I’ve had a number of discussions with colleagues about what I call the deep learning approach to phonetics. It seems that no matter how carefully I think I introduce my views (e.g. in a recent invited talk, various conference papers, and even a grant application), some misconceptions remain as to what I’m trying to achieve and, more generally, regarding the use of artificial neural networks. Let me set the record straight.
The deep learning approach to phonetics
I’ve already explained here how I think phonetics (as well as any research field relying on quantitative data) will experience profound changes thanks to deep learning. I’ve also published a short post on neural style transfer that, incidentally, illustrates how traditionally non quantitative fields can benefit from the use deep learning. Today, I’d like to address the widely held belief that artificial neural networks are “black boxes”.
In the 1990s and 2000s, artificial neural networks (ANNs) were often - and rightly - called “black boxes”. Since the advent of deep learning (late 2000s, early 2010s), much effort has been put into explaining how ANNs make their decisions, especially through visual representations. In a recent conference paper, my colleagues and I presented a method to highlight certain regions in a spectrogram that might be typical of a speaker’s voice. The resulting images (see below) show frequency bands (in red) that are important to distinguish the voice in question from other voices in the dataset.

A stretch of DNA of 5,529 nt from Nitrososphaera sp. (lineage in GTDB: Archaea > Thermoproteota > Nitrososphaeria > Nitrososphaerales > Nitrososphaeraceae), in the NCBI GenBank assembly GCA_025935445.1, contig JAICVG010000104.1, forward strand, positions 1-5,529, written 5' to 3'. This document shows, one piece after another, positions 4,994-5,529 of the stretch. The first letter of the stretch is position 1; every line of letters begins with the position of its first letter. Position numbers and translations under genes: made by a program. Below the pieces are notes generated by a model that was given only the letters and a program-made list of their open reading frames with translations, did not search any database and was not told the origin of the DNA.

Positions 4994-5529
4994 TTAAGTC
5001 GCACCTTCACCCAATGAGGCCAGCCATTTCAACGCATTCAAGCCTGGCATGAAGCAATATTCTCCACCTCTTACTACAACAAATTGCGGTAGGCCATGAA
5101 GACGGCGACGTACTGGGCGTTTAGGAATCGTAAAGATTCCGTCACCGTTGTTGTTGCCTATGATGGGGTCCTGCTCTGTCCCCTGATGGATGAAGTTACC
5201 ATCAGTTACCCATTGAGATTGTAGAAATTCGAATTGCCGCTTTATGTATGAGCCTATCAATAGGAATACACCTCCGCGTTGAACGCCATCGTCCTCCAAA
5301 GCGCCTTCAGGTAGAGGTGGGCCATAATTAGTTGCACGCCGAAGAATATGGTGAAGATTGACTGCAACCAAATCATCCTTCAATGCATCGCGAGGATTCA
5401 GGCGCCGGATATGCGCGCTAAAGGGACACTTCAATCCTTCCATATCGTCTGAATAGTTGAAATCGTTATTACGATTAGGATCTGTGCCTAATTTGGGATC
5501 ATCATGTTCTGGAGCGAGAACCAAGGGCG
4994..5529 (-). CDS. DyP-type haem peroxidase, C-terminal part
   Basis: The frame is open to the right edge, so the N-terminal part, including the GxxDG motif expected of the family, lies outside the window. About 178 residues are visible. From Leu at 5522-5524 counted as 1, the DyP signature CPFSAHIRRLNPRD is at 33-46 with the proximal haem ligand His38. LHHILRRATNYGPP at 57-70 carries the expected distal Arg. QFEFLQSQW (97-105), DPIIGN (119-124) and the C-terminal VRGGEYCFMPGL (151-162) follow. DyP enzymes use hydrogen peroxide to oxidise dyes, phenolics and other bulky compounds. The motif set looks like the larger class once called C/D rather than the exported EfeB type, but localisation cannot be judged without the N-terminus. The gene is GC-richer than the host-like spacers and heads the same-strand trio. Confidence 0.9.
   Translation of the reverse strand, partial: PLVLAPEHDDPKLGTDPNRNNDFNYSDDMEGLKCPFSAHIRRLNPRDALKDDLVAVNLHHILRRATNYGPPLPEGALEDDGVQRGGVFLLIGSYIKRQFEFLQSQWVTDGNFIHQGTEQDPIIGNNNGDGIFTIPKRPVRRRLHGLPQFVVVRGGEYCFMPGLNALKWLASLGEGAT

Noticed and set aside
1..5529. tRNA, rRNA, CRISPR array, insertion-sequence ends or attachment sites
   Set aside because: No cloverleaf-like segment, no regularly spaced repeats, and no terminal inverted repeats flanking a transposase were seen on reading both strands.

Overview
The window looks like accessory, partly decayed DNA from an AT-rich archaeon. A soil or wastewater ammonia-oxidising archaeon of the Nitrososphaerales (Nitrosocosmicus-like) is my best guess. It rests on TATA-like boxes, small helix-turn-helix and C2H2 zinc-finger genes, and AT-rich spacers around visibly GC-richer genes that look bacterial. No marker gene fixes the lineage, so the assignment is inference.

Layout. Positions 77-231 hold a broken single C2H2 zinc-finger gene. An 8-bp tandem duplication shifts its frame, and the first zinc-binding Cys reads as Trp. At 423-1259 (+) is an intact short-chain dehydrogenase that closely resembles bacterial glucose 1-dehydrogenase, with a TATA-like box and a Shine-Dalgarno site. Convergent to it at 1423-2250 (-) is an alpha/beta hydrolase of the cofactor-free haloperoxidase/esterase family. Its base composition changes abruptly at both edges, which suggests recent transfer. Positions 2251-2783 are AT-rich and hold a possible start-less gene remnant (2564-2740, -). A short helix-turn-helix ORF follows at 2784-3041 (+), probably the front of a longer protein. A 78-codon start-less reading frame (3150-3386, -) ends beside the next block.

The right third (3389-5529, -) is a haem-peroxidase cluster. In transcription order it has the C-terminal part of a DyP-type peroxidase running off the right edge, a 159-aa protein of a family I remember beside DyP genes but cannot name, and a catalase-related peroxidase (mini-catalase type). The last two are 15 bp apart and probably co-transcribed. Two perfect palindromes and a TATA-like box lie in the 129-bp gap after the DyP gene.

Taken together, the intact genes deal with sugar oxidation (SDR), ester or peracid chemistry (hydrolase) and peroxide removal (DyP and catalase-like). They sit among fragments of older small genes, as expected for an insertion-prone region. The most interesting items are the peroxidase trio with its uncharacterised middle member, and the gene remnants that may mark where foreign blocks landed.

In another paper, we used class activation maps, which led us to find out that our model sometimes made good decisions for bad reasons. This analysis quite unexpectedly helped us to identify a confounding factor.
Over the last few years, many papers in deep learning have addressed the interpretability issue and proposed efficient visualizations for a better grasp of the inner workings of ANNs. We have come to a point where I don’t think ANNs should be called ‘black boxes’ any longer. From my own experience with a number of quantitative methods, I don’t think deep neural networks are more opaque or misleading (far from it) than, for example, our standard use of statistical inference in science… the flawed logic behind null hypothesis testing has received a lot of criticism in the literature that (quite surprisingly) has remained largely ignored…